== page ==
• $\begingroup$ Thanks for the answer. I struggle a bit with the specifics of symmetry factors and while I would rather use contractions to figure it out, simply calculating the symmetry factor directly seems to be much more efficient. $\endgroup$ Jan 10, 2021 at 11:55
  • $\begingroup$ @TheQuantumMan - To each his own. The symmetry factor in the diagram you have is not that hard to work out. It's just that once the diagrams become more complicated like 4 or 5 loop diagrams in theories with 3-pt and 4-pt vertices (eg. QCD), I get completely lost, and even if I have the right answer for the symmetry factor, I'm never confident in what I have unless I verify it by doing the contractions. $\endgroup$
    – Prahar
    Jan 10, 2021 at 11:59
  • $\begingroup$ BTW, to add to the @Qmechanic's answer, if $\phi_1$ and $\phi_2$ were indistinguishable, then I would have to divide by another factor of 2 so the overall factor would be $\frac{1}{8}$. $\endgroup$
    – Prahar
    Jan 10, 2021 at 12:01
  • $\begingroup$ I see. I suppose I'm also in the same situation as you where I feel much more confident with contractions rather than directly calculating symmetry factors. Again, thanks for the answer. $\endgroup$ Jan 10, 2021 at 12:38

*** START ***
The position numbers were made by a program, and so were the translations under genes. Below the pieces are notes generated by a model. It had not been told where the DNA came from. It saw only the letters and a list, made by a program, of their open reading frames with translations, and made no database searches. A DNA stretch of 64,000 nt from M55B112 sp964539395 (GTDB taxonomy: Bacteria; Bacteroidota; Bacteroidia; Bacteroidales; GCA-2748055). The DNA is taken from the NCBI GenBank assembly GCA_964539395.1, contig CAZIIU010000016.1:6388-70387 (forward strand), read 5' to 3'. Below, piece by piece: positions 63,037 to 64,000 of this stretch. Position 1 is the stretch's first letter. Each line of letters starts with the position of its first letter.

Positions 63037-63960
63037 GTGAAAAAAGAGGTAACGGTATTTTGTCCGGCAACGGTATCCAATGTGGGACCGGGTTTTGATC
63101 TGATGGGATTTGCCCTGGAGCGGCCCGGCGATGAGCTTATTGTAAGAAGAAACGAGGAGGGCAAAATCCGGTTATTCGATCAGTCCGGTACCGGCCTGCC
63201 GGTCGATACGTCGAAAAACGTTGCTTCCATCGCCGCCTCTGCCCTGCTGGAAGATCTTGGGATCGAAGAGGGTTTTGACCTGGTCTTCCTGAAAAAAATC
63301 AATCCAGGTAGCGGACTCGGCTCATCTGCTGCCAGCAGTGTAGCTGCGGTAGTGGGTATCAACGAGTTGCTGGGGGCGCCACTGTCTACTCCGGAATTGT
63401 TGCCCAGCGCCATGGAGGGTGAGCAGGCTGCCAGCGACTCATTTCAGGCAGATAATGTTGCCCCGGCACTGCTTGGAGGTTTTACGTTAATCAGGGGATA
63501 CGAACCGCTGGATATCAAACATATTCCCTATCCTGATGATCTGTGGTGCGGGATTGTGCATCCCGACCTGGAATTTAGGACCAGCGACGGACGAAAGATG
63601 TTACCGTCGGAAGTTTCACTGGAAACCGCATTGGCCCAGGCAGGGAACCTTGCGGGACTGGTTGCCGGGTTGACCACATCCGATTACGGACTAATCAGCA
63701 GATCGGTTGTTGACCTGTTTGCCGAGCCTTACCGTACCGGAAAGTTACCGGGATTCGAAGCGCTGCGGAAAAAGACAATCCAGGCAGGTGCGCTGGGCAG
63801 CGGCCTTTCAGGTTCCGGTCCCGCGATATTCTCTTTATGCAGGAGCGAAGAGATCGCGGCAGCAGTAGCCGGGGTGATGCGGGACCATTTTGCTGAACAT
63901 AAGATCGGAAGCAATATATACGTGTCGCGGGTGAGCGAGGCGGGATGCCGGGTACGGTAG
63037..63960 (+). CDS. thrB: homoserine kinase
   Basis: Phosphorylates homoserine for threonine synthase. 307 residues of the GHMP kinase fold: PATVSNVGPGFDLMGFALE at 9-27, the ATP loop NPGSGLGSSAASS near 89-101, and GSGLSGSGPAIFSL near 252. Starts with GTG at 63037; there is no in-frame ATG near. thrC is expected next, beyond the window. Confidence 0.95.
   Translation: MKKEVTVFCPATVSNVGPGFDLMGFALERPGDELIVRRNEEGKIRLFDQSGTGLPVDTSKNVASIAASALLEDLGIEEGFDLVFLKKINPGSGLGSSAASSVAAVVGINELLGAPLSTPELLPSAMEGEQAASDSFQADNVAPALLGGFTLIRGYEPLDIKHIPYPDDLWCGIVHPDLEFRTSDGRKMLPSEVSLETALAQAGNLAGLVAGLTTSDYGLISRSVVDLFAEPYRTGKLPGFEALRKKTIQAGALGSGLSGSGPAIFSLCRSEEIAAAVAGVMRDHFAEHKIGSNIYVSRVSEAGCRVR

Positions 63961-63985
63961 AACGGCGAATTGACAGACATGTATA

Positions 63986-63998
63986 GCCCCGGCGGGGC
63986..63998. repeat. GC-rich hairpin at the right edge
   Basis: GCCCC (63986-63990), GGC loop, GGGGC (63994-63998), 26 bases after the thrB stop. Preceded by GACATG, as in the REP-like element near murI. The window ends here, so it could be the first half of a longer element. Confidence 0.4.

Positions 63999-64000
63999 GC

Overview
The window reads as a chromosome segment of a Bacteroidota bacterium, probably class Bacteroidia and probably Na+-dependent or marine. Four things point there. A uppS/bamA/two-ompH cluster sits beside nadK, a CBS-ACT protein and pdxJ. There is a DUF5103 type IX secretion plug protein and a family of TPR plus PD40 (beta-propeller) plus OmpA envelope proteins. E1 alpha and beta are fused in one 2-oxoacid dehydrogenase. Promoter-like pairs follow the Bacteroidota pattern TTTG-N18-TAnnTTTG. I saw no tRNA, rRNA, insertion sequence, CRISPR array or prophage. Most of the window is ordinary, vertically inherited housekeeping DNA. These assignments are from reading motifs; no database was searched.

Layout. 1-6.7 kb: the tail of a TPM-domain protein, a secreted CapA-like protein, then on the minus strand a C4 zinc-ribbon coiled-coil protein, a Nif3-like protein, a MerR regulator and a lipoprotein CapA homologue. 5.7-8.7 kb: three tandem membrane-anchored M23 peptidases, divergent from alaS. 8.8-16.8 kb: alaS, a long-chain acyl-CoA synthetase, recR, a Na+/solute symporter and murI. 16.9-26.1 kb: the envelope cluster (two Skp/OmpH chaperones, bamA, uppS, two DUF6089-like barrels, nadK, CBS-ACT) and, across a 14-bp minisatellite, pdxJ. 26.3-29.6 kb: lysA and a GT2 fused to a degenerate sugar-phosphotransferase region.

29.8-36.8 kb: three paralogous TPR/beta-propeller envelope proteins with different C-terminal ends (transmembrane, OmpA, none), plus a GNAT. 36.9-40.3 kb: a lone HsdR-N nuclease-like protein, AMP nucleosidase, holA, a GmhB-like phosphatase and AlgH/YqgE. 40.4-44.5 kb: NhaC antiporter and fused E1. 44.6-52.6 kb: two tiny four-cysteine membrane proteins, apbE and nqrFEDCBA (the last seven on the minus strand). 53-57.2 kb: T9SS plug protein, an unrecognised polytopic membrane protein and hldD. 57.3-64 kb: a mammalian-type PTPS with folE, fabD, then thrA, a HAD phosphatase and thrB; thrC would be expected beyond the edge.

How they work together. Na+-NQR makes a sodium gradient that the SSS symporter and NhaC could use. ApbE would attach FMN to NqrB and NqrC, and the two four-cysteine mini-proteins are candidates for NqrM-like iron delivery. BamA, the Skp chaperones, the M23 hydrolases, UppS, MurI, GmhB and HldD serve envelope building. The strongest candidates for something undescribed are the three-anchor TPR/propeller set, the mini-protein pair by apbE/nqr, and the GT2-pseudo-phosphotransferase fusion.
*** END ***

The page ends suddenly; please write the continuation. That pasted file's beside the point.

• $\begingroup$ @Prahar you contracted one of the 3 remaining \phi_x with one of the remaining \phi_y, but wouldn’t that correspond to a diagram without bubbles? Bubbled have contractions at the same point, so shouldn’t you contract them \phi_x with \phi_x $\endgroup$
    – user310742
    Jun 26, 2023 at 14:57

OP's main issue seems to be that the symmetry factor $S$ depends on whether the external legs are distinguishable ($S=4$) or indistinguishable ($S=8$), respectively.

  1. On one hand, P&S on p. 93 consider the distinguishable situation$^1$ where there are not integrated over the external positions/momenta.

  2. On the other hand, OP apparently considers the indistinguishable situation where there are attached sources $J$ to each external legs and integrated over the external positions/momenta.

P&S sentence "A third possible type of symmetry is the equivalence of two vertices" seems to refer to the $\frac{1}{n!}$ in Taylor expansion of the exponential function of an interaction term.


$^1$ Although P&S on p. 93 are not considering amputated diagrams it might be helpful to mention that the external legs are treated as distinguishable in an amputated diagram.

  • $\begingroup$ So, when the momentum attached to a vertex is fixed (so the corresponding leg is distinguished), we do not consider the vertex as part of the possible permutations of vertices that might constitue symmetries of the diagram? $\endgroup$ Jan 10, 2021 at 11:58
  • $\begingroup$ I updated the answer. $\endgroup$
    – Qmechanic
    Jan 10, 2021 at 12:22